SBOE #EdPolicy Roundup: March 2021 – Family Engagement to Lead Education Policy

By Rachel Duff, Policy Fellow

This month, The D.C. State Board of Education (SBOE) continues its efforts to make education research and policy concepts accessible to all stakeholders in our communities. The March 2021 #EdPolicy Research Roundup features a key event from the Brookings Institution examining the merits of family engagement in education specifically amidst the COVID-19 pandemic. 

As we have done previously, the State Board will discuss the key findings of this research event and explain the implications on the State Board’s work and priorities. 

“Can Family Engagement Be a Gamechanger for Education Post-COVID? Survey findings from the Family Engagement in Education Network” Brookings Institution, March 2021

Summary: This virtual event was facilitated by Rebecca Winthrop, a Senior Fellow at the Center for Universal Education. The mission for the Family Engagement in Education Network through the Brookings Institution is for parents, families, and communities to have a real seat at the table of educational change. 

The Family Engagement in Education Network is an international initiative that encompasses 14 jurisdictions and over 41 project collaborators. 

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Brookings Institution administered a survey to over 25,000 parents with children in Pre-K through 12th grade formal education settings. They administered the survey in 15 languages.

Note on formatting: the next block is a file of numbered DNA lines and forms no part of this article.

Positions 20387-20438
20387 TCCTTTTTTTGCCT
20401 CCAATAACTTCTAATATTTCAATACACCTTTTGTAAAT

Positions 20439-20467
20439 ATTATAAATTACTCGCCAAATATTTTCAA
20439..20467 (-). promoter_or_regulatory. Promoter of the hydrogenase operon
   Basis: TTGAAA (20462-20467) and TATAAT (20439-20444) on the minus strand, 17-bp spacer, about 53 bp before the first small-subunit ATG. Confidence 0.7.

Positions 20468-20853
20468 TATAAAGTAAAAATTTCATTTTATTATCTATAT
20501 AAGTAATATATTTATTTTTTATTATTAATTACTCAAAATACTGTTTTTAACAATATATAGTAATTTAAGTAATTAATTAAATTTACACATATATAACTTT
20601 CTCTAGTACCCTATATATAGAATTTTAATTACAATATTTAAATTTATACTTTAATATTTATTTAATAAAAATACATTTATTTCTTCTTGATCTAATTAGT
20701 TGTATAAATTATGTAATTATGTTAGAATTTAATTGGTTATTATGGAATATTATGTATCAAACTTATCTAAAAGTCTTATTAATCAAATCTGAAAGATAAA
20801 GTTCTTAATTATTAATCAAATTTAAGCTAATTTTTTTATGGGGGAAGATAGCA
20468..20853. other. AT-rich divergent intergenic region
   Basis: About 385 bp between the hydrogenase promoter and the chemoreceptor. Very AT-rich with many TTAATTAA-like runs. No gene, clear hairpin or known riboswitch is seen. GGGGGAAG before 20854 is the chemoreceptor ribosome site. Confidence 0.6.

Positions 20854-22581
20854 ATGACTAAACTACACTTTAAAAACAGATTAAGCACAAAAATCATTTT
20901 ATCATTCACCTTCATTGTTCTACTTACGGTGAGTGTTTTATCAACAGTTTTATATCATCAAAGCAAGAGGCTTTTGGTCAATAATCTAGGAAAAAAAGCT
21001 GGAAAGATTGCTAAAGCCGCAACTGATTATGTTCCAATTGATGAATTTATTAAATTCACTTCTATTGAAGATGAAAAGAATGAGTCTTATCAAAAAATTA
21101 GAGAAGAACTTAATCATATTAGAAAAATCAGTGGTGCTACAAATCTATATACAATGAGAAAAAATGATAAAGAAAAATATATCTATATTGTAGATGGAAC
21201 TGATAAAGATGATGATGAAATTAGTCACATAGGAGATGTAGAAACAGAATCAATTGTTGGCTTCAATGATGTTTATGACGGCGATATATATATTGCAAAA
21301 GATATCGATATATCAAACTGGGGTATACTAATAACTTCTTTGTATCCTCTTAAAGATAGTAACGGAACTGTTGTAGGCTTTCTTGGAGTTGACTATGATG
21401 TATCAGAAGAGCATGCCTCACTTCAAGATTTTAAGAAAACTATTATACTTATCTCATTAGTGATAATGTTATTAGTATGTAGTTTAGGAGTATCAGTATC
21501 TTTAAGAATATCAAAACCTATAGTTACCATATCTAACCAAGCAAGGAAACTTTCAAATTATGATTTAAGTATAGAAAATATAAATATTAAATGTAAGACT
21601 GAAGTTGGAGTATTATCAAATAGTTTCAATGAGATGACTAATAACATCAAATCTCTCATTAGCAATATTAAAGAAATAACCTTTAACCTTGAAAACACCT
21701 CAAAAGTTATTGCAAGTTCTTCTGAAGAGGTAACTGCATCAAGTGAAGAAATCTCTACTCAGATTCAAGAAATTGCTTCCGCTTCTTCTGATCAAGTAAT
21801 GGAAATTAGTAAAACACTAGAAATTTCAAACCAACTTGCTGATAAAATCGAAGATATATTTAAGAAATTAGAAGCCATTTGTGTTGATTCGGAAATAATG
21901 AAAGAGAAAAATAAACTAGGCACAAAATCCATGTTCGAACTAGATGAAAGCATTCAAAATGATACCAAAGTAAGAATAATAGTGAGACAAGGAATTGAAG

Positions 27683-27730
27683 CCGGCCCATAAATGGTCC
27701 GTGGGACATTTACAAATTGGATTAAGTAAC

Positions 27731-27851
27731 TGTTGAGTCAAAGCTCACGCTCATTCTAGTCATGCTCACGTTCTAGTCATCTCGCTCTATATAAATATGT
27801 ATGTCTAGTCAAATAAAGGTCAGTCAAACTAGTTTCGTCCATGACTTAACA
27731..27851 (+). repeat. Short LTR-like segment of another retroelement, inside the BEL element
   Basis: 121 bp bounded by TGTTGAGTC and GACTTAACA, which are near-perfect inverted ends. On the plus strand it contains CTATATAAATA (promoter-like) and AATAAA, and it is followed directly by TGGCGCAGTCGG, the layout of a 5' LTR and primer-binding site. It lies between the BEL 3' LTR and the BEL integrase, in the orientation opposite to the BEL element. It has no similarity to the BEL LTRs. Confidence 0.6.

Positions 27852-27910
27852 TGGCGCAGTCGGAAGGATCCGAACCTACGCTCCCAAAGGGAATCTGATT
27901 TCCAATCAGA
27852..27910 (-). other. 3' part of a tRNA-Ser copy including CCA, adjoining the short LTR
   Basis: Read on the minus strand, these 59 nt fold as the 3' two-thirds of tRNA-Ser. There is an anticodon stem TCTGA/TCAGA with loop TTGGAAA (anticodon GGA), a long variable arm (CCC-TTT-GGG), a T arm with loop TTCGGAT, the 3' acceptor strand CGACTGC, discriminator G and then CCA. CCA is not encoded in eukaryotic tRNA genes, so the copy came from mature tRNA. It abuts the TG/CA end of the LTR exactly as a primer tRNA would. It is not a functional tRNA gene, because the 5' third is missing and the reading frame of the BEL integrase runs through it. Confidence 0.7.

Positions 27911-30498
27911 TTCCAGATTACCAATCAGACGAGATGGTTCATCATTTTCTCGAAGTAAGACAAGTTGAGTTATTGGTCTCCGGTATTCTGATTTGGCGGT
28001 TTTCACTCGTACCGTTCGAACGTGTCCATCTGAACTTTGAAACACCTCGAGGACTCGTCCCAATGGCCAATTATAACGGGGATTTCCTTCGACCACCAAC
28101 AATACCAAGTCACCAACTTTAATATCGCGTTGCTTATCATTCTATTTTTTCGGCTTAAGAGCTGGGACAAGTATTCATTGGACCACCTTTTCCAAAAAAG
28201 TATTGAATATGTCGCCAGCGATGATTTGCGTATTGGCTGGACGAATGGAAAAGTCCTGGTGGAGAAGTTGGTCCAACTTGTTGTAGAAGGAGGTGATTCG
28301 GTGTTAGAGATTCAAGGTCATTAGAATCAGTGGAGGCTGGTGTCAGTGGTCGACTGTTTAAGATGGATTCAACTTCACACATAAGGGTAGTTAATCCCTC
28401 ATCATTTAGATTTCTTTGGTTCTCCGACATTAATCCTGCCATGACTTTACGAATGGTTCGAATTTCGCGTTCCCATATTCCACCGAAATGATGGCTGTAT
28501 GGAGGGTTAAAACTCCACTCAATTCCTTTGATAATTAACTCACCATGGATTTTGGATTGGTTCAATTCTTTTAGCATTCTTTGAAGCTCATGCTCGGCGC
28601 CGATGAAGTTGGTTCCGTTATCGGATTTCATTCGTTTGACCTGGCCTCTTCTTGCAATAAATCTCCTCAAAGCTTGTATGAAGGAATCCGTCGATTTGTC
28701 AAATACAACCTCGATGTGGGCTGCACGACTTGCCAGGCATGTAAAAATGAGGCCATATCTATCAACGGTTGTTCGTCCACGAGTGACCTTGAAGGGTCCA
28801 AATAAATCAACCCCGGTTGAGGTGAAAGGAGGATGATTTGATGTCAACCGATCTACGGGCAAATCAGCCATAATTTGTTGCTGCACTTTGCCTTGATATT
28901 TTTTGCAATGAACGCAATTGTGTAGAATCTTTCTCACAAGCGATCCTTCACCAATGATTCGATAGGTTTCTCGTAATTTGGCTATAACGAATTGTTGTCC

Their top three takeaways were: 

  • Parents’ aspirations: A “new” kind of education
    • Parents want a mix of traditional & academic outcomes of education.
    • Parents would like more interactive/engaged styles of teaching and learning.
    • Parents decide high quality school indicators varying from elements of academic rigor to levels of social-emotional learning opportunities. 
  • Parents’ Influences: Teachers and their children
    • Parents desire a stronger alignment/relationship with the teachers of their children.
  • Parents’ Differences: Communities are distinct 
    • Educational leaders must make sure that their school staff gets to know the parents in their respective community. 

A panel of Family Engagement in Education members discussed what the context of parents’ engagement has been for them in their communities:

  • Paul Lorette: Assistant Superintendent of Sea to Sky School District from the British of Columbia (BC), Canada
    • Approximately 12 percent of the student population in Sea to Sky District are indigenous students of First Nations Indigenous Ancestry. About 10 years ago, there were concerns that the graduation rate for indigenous learners was around 45-50 percent. School leaders embarked on an ambitious transformation plan of community engagement with indigenous community members and elders to improve graduation rates for indigenous learners. The graduation rates for indigenous learners in Sea to Sky District are now at approximately 95 percent. 
  • Moitshepi Matsheng: Co-Founder and Country Director of Young Love, a nonprofit in Botswana & Chairperson of the Botswana National Youth Council